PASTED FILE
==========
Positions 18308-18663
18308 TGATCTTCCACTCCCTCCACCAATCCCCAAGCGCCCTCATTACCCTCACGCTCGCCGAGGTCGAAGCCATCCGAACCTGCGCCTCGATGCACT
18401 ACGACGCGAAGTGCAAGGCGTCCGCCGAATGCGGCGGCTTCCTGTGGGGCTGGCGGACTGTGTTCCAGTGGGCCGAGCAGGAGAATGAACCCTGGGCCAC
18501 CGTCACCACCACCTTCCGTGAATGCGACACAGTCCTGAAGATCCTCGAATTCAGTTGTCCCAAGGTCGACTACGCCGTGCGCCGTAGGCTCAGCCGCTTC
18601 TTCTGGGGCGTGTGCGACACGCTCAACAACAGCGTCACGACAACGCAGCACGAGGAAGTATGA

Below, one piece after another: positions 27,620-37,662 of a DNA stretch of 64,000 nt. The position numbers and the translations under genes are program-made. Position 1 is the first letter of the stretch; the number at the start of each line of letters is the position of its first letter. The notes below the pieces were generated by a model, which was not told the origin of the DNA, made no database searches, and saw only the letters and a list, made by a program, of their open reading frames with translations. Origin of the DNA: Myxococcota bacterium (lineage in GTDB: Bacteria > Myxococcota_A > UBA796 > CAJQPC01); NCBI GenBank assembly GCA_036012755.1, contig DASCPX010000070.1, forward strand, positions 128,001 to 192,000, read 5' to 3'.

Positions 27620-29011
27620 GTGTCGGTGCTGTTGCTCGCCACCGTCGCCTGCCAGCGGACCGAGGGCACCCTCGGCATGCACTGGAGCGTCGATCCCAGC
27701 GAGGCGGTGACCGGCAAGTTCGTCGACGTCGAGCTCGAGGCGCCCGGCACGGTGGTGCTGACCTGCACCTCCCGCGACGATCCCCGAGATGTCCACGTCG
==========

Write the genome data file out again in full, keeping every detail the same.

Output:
Positions 18308-18663
18308 TGATCTTCCACTCCCTCCACCAATCCCCAAGCGCCCTCATTACCCTCACGCTCGCCGAGGTCGAAGCCATCCGAACCTGCGCCTCGATGCACT
18401 ACGACGCGAAGTGCAAGGCGTCCGCCGAATGCGGCGGCTTCCTGTGGGGCTGGCGGACTGTGTTCCAGTGGGCCGAGCAGGAGAATGAACCCTGGGCCAC
18501 CGTCACCACCACCTTCCGTGAATGCGACACAGTCCTGAAGATCCTCGAATTCAGTTGTCCCAAGGTCGACTACGCCGTGCGCCGTAGGCTCAGCCGCTTC
18601 TTCTGGGGCGTGTGCGACACGCTCAACAACAGCGTCACGACAACGCAGCACGAGGAAGTATGA

Below, one piece after another: positions 27,620-37,662 of a DNA stretch of 64,000 nt. The position numbers and the translations under genes are program-made. Position 1 is the first letter of the stretch; the number at the start of each line of letters is the position of its first letter. The notes below the pieces were generated by a model, which was not told the origin of the DNA, made no database searches, and saw only the letters and a list, made by a program, of their open reading frames with translations. Origin of the DNA: Myxococcota bacterium (lineage in GTDB: Bacteria > Myxococcota_A > UBA796 > CAJQPC01); NCBI GenBank assembly GCA_036012755.1, contig DASCPX010000070.1, forward strand, positions 128,001 to 192,000, read 5' to 3'.

Positions 27620-29011
27620 GTGTCGGTGCTGTTGCTCGCCACCGTCGCCTGCCAGCGGACCGAGGGCACCCTCGGCATGCACTGGAGCGTCGATCCCAGC
27701 GAGGCGGTGACCGGCAAGTTCGTCGACGTCGAGCTCGAGGCGCCCGGCACGGTGGTGCTGACCTGCACCTCCCGCGACGATCCCCGAGATGTCCACGTCG